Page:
Edinburgh bank closures: MP calls for 'community right to physical banking services'

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Plans to shut Royal Bank of Scotland and TSB branches in Leith came under fire during a debate at Westminster as the area's SNP MP Deidre Brock called for stronger protection against bank closures. 

She claimed banks appeared to "massage" statistics to justify closing branches and suggested they could be breaking the Equalities Act, which requires service providers to ensure equal access.

The RBS branch in Bernard Street, Leith, is due to close.  Picture: Google.The RBS branch in Bernard Street, Leith, is due to close.  Picture: Google.
The RBS branch in Bernard Street, Leith, is due to close. Picture: Google.

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Ms Brock said the withdrawal of local banking services hit older people, people with disabilities and small businesses.  And she called for a community right to physical banking services.

The Royal Bank of Scotland announced last month that it was closing 18 of its 86 branches across Scotland, including Bernard Street in Leith, as well as those in Bruntsfield Place, Nicolson Street and Newbridge. And less than three weeks later the TSB said the closure of 10 branches in Scotland, including Leith and Haddington.

Ms Brock told fellow MPs it was becoming a too familiar story. “Yet more bank branches are set to bite the dust as the network rapidly shrinks amidst woolly promises of support and training for vulnerable customers.

“Selective statistics are spun to show that counter services just aren't being used enough, leaving most of us puzzled when we see the local branch still bustling with life - and that's certainly the case for the Leith RBS.

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“I think it is felt that some of these statistics are being massaged to suit the bank's purposes - that's the impression many of us have gained.”

She said until recently the area had been well-served by banks, but now the Bank of Scotland would be left as the last high street bank in Leith - "and for how long, who knows". "When even the most densely populated art of Scotland is down to the last bank standing then you know you're in trouble. I find the decision absolutely baffling.”

And she paid tribute to the staff at the RBS in Leith. "They are a legendary bunch, well known for going above and beyond for their customers. The branch has been a well-known and well-used fixture in the area and it should remain to serve the people of Leith into the future.”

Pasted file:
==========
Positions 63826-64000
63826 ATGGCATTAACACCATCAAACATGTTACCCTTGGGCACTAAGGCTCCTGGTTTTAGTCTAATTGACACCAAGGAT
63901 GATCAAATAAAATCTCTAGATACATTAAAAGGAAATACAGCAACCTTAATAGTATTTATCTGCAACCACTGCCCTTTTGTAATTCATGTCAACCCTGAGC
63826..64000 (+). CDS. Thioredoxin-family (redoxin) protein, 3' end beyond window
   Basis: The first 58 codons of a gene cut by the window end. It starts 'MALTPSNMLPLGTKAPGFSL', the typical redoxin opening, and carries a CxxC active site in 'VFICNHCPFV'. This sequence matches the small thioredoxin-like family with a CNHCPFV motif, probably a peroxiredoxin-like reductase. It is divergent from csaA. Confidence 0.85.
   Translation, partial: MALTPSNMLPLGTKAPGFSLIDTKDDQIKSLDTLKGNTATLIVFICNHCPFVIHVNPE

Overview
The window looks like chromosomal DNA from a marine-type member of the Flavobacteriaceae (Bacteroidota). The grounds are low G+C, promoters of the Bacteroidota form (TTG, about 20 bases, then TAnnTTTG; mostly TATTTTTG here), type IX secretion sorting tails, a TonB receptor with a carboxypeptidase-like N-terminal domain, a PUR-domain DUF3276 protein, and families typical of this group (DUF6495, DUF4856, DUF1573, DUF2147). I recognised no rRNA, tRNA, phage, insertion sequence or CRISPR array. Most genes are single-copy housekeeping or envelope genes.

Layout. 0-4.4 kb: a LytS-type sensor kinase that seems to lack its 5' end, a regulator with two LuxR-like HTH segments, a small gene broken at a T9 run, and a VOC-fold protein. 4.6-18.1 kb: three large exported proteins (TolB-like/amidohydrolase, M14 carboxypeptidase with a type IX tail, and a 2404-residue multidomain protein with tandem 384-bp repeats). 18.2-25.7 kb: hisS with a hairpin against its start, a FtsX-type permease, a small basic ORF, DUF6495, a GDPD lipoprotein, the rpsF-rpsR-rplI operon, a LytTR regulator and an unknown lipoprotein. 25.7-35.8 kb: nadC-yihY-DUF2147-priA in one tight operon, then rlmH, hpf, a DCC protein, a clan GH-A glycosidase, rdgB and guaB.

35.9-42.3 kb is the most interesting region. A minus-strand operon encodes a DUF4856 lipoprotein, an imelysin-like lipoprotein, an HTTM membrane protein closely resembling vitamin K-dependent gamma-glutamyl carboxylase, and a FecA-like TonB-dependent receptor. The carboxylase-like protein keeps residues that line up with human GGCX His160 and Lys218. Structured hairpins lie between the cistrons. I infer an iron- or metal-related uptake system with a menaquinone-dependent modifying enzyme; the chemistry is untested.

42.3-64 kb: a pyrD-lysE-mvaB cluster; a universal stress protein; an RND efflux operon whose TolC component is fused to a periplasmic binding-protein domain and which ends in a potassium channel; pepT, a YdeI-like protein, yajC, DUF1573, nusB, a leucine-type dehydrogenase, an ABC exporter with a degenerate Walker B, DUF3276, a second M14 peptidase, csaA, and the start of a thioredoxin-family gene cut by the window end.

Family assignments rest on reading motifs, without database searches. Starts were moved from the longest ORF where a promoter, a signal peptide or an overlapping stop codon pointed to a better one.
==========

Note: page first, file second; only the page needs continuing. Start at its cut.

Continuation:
Ms Brock said RBS was a once-proud Scottish brand which could trace its origins back to Edinburgh in 1727 at the time of the Scottish Enlightenment.

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“Taxpayers bailed them out when they needed it and still own a third of the business.  How often can we bemoan bank branch closures in this place while the Government sits on its hand and refuses to meaningfully intervene?

The Newbridge branch of the Royal Bank of Scotland.  Picture: GoogleThe Newbridge branch of the Royal Bank of Scotland.  Picture: Google
The Newbridge branch of the Royal Bank of Scotland. Picture: Google

“The speedy decline in branches is alarming - almost 6,000 have gone across the UK, at a rate of 54 a month since 2015.  Do we just accept this sleep-walking into a cashless society and the deepening of the digital divide?”

She said the Financial Conduct Authority had powers to protect cash services but not bank branches. Banks were able to go through a tick-box exercise to comply with guidance and press ahead with closures unimpeded. “We need to introduce a community right to physical banking services.”

And she called on the Government to speed up the setting up of “banking hubs” - a shared counter service operated by Post Office employees, where customers of any bank can withdraw and deposit cash, pay bills and carry out other banking business.

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She said: “Since 2015 we’ve seen almost 635 branches close in Scotland, yet only nine hubs open and 15 sites recommended as suitable. At best it's only scratching at the surface of problems created by the loss of our branch networks.

“Perhaps communities shouldn’t have to wait until the last branch leaves their area before banking hubs will even be considered, then face lengthy delays before anything gets done. With co-ordinated efforts from everyone involved locally and nationally surely we can get the roll-out widened and accelerated.”

Edinburgh West Lib Dem MP Christine Jardine also took part in the debate, citing the case of a constituent who was going to be badly hit by the closure of the Newbridge RBS. “Her autistic son needs cash every day and she will now have to get a bus to a different part of the city to get him cash because there is no post office available either.”

Replying for the Government, Bim Afolami, Economic Secretary to the Treasury, said nine in ten adults now banked online or used a mobile app while only one fifth regularly use a bank branch.  “This does not mean we should do away with in-person banking services which are critically important for many people.”

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But he said the Government did not believe that banks had contravened the Equalities Act. “They are bound to make reasonable adjustments, when necessary, in the way they deliver their services.”

He said banking hubs were popular where they appeared. And he added: “To ensure there is no gap in the provision of services, the industry has committed that if a hub is recommended they will not close the branch it replaces for up to 12 months until that hub is opened. If there is a delay beyond that, a temporary  hub will be put in its place.”

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